Decision No. 15,313
Appeal of GREG ROHDE, on behalf of his daughter JENNIFER, from action of the Board of Education of the Harrison Central School District regarding transportation.
Decision No. 15,313
(October 18, 2005)
Ingerman Smith, LLP, attorneys for respondent, Mary Anne Sadowski, Esq., of counsel
MILLS, Commissioner.--Petitioner appeals the refusal of the Board of Education of the Harrison Central School District ("respondent") to provide transportation for his daughter. The appeal must be dismissed.
Petitioner lives .9 miles from respondent's Purchase Elementary School ("Purchase"). Petitioner's daughter attended the fourth grade at Purchase beginning in September 2004. By letter dated August 3, 2004, respondent's purchasing and transportation agent advised petitioner that implementation of a new software system revealed that the district had been providing transportation to a number of children who were ineligible under respondent's transportation policy, and that the district would not transport his daughter during the 2004-2005 school year.
By letter dated August 18, 2004, petitioner asked respondent to stay, for one year, the implementation of its decision to discontinue transportation. Respondent denied petitioner's request, and this appeal ensued. On October 13, 2004, petitioner's request for interim relief was denied.
Petitioner alleges that his daughter's route to school is hazardous and that the timing of respondent's decision denied him the opportunity to request the creation of a child safety zone for the 2004-2005 school year. Petitioner also states that respondent's past transportation practice supersedes its written policy and that the district would incur no additional expense if it transported his daughter.
Respondent asserts that the appeal is untimely. Respondent also contends that petitioner's distance from school does not fall within the parameters of respondent's transportation policy and that petitioner has not requested the establishment of a child safety zone.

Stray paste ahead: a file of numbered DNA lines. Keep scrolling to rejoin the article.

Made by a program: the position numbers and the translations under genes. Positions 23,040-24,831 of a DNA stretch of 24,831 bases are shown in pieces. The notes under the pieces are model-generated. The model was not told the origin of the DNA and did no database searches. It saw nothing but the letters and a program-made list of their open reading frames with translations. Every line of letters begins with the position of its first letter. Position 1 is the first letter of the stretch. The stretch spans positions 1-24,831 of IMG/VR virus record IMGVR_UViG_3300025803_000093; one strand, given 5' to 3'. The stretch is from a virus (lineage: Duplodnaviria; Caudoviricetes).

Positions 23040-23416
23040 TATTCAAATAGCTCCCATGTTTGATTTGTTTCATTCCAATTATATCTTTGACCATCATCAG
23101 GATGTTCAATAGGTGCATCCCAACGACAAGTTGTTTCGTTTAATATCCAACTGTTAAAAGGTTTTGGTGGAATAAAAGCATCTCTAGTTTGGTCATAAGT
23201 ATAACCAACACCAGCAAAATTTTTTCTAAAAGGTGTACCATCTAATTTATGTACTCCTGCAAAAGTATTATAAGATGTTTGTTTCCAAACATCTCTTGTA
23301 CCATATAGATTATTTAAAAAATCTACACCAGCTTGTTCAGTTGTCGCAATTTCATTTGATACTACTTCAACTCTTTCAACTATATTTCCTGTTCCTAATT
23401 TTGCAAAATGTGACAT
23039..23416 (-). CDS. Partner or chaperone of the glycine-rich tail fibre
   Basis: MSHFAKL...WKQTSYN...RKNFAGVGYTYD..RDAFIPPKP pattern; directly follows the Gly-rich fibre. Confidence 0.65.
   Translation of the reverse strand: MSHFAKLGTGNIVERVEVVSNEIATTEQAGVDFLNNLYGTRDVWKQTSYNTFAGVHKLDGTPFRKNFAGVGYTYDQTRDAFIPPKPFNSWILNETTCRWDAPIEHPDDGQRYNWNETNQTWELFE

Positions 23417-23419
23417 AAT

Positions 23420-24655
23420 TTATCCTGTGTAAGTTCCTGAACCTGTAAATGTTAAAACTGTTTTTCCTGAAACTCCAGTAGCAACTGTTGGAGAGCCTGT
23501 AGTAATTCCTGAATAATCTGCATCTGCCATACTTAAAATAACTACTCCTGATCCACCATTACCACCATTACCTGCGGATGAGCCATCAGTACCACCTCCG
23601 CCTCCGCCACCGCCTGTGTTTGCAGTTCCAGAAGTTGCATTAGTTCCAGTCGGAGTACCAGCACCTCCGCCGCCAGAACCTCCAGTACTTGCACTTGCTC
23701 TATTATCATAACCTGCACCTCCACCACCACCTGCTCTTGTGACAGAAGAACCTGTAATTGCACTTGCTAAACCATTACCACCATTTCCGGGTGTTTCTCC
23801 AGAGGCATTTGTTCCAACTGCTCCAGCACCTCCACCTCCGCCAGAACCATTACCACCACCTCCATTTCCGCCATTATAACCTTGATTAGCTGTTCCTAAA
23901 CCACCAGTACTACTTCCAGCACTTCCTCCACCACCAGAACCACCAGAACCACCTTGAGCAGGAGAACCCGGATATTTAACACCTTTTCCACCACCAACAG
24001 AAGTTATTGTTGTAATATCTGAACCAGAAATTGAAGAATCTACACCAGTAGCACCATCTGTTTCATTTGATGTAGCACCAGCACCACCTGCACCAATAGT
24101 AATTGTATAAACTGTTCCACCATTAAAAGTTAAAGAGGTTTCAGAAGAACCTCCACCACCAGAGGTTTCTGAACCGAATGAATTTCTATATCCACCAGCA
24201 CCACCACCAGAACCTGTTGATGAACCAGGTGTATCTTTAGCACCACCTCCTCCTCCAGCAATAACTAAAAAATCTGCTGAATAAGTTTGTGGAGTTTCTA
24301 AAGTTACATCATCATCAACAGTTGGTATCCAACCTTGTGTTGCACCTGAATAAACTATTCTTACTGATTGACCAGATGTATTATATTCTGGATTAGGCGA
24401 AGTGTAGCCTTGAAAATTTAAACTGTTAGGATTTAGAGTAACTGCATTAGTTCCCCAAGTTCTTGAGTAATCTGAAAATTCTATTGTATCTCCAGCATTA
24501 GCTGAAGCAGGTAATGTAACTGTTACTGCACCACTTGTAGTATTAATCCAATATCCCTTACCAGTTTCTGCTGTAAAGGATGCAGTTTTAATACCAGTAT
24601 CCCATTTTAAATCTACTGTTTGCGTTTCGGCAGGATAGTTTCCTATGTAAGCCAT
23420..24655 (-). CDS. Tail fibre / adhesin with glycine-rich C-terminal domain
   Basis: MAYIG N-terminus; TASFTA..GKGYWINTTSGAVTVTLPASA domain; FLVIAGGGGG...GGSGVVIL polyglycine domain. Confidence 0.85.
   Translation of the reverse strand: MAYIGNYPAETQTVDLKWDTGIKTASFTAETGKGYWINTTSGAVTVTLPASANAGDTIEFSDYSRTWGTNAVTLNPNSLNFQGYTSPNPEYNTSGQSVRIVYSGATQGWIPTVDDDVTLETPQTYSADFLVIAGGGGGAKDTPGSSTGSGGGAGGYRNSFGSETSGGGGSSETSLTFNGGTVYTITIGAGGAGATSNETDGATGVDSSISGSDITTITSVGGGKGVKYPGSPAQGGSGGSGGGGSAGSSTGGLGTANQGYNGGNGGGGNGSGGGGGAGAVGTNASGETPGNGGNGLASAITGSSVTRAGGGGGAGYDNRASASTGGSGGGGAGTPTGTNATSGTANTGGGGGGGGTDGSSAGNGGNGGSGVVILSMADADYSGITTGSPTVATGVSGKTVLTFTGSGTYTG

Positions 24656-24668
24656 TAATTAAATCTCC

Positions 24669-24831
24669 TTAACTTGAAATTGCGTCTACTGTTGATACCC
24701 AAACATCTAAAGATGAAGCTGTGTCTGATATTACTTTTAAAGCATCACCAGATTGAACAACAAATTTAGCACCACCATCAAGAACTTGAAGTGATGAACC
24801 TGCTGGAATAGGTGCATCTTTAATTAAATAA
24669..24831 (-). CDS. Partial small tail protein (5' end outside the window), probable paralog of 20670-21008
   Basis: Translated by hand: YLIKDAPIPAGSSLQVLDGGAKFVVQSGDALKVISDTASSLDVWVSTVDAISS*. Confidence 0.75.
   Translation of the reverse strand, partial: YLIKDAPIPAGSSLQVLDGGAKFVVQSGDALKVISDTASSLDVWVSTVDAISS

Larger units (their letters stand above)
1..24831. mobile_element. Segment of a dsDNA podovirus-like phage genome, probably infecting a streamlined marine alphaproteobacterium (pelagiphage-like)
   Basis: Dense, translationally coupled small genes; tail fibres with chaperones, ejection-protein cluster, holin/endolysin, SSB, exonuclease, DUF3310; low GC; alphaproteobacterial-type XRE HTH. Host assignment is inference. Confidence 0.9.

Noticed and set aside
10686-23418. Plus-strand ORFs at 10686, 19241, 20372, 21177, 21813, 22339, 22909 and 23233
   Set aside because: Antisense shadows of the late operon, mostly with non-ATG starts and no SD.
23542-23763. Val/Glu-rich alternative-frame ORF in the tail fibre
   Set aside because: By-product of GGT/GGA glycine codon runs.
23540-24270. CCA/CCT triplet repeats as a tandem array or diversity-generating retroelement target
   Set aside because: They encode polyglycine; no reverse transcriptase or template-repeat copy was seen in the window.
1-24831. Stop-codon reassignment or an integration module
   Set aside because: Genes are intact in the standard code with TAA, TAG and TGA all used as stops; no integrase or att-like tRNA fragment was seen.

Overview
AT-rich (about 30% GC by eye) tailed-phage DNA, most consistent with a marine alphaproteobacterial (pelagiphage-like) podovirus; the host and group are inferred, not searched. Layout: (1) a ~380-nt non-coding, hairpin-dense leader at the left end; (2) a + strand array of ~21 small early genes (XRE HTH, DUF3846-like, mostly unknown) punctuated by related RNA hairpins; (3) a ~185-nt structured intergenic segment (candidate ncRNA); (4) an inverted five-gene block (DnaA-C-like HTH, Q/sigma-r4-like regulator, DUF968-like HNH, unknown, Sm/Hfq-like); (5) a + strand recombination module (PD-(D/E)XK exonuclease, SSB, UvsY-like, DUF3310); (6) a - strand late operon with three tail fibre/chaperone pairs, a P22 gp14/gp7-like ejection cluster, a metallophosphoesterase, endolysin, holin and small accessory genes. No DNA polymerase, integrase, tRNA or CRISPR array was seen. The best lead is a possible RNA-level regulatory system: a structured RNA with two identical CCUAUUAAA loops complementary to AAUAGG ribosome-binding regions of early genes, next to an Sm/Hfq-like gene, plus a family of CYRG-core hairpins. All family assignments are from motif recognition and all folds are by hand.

An appeal to the Commissioner must be commenced within 30 days from the making of the decision or the performance of the act complained of, unless any delay is excused by the Commissioner for good cause shown (8 NYCRR �275.16; Appeal of O'Brien, 44 Ed Dept Rep 43, Decision No. 15,092; Appeal of Spina, 43 id. 354, Decision No. 15,016). When petitioner was notified that respondent would not provide transportation for his daughter, he promptly made a written request that respondent delay implementation of its decision. By letter dated August 27, 2004, and received on August 31, 2004, the superintendent denied petitioner's request. Since petitioner commenced this appeal within 30 days of receipt of the superintendent's letter, I find the appeal to be timely.
The Commissioner of Education will uphold a district's transportation determination, unless it is unreasonable or an abuse of discretion (Appeal of Bissar, 43 Ed Dept Rep 74, Decision No. 14,923; Appeal of McCarthy and Bacher, 42 id. 329, Decision No. 14,872). Respondent's policy provides for the transportation of students in grades 4 through 12 who live one mile or further from district schools. Petitioner acknowledges that he lives .9 miles from the school where his daughter is enrolled in the fourth grade. Accordingly, she does not meet the criteria of respondent's written policy. Furthermore, a child safety zone has not been established in the area where petitioner resides.
Respondent's erroneous provision of transportation services in the past does not require respondent to continue to supply such transportation (Appeal of Flemming, 43 Ed Dept Rep 391, Decision No. 15,028; Appeal of Turner, 40 id. 156, Decision No. 14,447; Appeal of Whitaker, 33 id. 59, Decision No. 12,974). On the record before me, I cannot conclude that respondent's determination was arbitrary, capricious, or unreasonable.
THE APPEAL IS DISMISSED.
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